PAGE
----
By doing it the right way and partnering with people not only are you getting more deals but you start building your reputation, which is everything in real estate.
People need to know that you're a person that can handle deals, that you can handle flips because that's going to matter when you try to go and raise money to fund these deals and to make these flips. The percentages at which you raise this money makes all the difference.
If you're not doing it correctly and you don't have a good reputation, then the money you'll be able to borrow is more along the lines of hard money, and that gets expensive.
Or you may be borrowing it from private money lenders, but maybe they're charging you an arm and a leg because of your credibility isn't there.
So, in the end, being greedy will hurt you.
We had realized this and said, “okay, let's cut down our expenses as much as possible”. So we brought down all our bills, personal and business, and decided on a bare minimum amount we needed each month.
All we needed to do now was wholesale a few deals to keep the lights on. This allowed us to partner with others to flip the rest of the deals we had coming in.
At first, it was 50/50 splits. And yeah, 50/50 split suck because you're looking at all the profit you potentially could’ve made. On some deals, we actually ended up making less than if we had wholesaled them. But the experience that we got from these partnerships, I mean, holy crap, our business wouldn't be where it is if it wasn't for that experience.
To this day we do the same thing.
You must stop sacrificing your long-term success for short term profits.
The ultimate goal should be to become a much savvier investor, not just a wholesaler.
We’re in a hot market right now but when this market turns most wholesalers are going to be out of business because it's going to be harder to find deals and even harder to find buyers willing to just buy anything. Right now there’s a lot of people buying real estate because of its a hot market. A lot of these people are just throwing money around and buying any deals. That doesn’t make these people savvy investors.
Once the market turns and these types of buyers are gone, the only ones left... the savvy investors will not be buying these marginal deals anymore. They're going to want deals with a lot of meat on the bone because the market's tough and they don't want to take that kind of risk. They rather sit on their capital then invests in a bad deal. So it's going to become really hard for you to make ends meet at that point.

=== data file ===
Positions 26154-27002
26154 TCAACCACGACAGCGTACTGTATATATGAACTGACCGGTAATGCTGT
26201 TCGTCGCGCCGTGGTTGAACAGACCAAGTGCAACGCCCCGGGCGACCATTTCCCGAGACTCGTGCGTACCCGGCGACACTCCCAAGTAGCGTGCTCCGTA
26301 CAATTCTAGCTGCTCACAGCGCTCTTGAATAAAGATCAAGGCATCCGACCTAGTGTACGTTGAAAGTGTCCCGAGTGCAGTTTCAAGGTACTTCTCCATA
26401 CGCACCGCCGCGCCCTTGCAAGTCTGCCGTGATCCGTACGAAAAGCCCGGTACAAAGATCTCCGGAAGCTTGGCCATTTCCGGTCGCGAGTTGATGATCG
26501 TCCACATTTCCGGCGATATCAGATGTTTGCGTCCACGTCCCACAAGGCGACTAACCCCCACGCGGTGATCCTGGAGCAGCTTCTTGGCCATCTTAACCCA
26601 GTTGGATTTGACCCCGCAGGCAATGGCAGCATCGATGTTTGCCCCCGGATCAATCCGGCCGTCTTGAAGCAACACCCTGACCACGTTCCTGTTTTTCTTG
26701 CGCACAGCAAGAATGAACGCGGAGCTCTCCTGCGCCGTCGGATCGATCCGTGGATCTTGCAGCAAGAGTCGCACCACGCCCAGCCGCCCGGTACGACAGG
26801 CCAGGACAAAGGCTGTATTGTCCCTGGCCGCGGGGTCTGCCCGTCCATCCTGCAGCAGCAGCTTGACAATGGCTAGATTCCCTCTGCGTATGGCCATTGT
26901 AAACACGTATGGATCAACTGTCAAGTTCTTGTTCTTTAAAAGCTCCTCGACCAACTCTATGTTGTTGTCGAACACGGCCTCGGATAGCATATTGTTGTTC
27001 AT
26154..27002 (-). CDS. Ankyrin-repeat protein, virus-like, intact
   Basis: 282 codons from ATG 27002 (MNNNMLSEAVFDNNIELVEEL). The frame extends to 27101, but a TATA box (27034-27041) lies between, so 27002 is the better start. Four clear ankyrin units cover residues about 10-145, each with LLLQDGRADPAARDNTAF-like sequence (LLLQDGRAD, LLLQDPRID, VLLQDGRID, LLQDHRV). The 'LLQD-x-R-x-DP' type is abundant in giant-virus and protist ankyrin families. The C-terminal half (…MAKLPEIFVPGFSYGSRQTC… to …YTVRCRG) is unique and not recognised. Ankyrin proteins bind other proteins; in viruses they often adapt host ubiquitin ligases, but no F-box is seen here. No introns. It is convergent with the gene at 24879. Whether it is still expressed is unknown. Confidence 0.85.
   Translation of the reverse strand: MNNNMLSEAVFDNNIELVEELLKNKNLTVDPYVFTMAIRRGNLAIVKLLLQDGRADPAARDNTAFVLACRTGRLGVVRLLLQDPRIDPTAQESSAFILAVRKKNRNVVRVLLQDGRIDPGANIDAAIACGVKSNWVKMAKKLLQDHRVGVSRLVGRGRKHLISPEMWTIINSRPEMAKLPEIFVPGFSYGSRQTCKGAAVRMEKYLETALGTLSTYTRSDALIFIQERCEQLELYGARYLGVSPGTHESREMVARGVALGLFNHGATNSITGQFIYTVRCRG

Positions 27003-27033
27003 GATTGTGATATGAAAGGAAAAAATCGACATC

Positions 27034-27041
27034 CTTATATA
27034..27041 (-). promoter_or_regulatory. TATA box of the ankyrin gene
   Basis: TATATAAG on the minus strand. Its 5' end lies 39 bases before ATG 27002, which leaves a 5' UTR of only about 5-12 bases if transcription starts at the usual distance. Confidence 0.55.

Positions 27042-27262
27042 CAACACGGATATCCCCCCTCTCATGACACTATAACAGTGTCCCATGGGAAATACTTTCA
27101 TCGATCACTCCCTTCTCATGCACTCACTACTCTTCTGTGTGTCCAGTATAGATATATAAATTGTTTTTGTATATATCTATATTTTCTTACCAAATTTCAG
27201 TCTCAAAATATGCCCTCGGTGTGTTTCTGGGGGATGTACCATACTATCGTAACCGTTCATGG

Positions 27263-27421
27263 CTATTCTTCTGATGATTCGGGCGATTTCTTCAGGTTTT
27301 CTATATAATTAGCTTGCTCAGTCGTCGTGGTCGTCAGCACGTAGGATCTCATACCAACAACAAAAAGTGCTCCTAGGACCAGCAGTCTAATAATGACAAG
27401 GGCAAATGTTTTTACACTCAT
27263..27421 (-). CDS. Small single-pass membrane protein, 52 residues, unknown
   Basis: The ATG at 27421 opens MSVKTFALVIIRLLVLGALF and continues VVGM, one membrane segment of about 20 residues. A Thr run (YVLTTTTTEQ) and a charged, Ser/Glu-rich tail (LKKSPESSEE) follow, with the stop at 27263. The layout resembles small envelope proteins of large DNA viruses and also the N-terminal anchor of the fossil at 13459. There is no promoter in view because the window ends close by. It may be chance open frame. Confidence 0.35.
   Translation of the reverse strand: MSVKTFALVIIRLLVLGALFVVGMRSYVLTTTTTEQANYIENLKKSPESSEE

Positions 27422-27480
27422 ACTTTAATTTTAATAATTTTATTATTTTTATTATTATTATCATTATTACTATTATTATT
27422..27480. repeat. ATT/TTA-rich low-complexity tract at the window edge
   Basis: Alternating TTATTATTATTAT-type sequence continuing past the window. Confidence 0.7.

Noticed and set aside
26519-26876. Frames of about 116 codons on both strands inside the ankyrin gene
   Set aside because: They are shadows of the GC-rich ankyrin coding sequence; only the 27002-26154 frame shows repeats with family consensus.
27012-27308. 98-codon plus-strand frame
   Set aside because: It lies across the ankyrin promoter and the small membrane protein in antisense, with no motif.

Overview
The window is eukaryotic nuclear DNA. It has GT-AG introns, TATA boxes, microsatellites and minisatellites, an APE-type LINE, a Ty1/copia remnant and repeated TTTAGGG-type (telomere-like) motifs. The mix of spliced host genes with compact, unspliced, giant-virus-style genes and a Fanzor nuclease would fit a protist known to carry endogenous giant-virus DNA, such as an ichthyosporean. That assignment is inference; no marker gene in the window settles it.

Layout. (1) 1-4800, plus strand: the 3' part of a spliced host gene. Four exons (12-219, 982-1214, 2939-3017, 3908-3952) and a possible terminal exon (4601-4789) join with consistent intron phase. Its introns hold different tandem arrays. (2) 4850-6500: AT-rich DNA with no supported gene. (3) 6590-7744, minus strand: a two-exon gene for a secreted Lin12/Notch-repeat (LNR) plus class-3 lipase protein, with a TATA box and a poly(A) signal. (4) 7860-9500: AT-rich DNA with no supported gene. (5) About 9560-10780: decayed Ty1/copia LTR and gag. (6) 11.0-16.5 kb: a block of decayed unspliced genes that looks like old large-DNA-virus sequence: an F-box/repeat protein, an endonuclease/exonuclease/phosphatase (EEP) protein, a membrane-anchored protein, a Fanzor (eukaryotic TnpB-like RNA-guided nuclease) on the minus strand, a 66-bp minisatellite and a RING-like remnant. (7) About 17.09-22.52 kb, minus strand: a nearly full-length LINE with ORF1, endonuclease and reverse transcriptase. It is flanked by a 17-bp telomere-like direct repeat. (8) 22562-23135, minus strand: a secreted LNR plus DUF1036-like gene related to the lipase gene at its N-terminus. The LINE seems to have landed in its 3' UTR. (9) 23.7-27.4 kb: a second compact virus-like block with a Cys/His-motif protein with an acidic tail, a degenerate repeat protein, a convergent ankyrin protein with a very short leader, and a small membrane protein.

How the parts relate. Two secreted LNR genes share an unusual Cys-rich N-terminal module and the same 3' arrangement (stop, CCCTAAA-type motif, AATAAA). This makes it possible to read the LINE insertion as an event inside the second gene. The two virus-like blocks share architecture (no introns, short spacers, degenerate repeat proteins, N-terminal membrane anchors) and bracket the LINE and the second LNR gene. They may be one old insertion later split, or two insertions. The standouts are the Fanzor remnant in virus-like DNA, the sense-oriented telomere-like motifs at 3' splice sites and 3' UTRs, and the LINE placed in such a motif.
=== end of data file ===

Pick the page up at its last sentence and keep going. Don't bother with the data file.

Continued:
But, if you take advantage of this market right now and you sacrifice some of your short term profits and you start building strategic relationships you will make it. By strategic relationships I mean try to find people that you know are going to teach you to share their resources. There are people out there that will split the deal with you but they won’t share their experience or knowledge because they’re scared of you becoming their "competition". And that doesn’t help you.
We share everything with everybody. We share our process, our papers or documents. We share everything because, at the end of the day, one thing many of you don't take into consideration is how much work it takes to be a successful investor.
A lot of people say, “well you just got to work smarter”. Bullshit!
You've got to work smarter and harder if you want to succeed in real estate. It takes a lot of freaking work to do this and it takes a team to do this. You are not going to wholesale houses, flip houses and rent houses all by yourself. If you try you're going to have a lot of that's going to fall between the cracks.
Instead, partner with people, bring it to somebody else, let them handle the other half of the job or the other third of the job, whatever it is. As they're doing that you can keep doing what you do best.
We don't generate our own deals. We don't do marketing, we don't do anything. We buy from wholesalers, we partner with people. We have referrals. A lot of investors bring us deals. Our contractors bring us deals. That's how we run our business now.
We realized marketing costs money and it takes a lot of time, which we don't have. We focus on what we do have and what we are good at. And what we are really good at is monetizing on deals. We're really good at flipping them, making sure the numbers are right, managing all the contractors, making sure everything's getting done correctly.
As we go forward and continue to grow our business we continue to look for partnerships. We know there's somebody out there that knows more than us in a particular field and can dedicate their time while we dedicate our time to doing what we do best.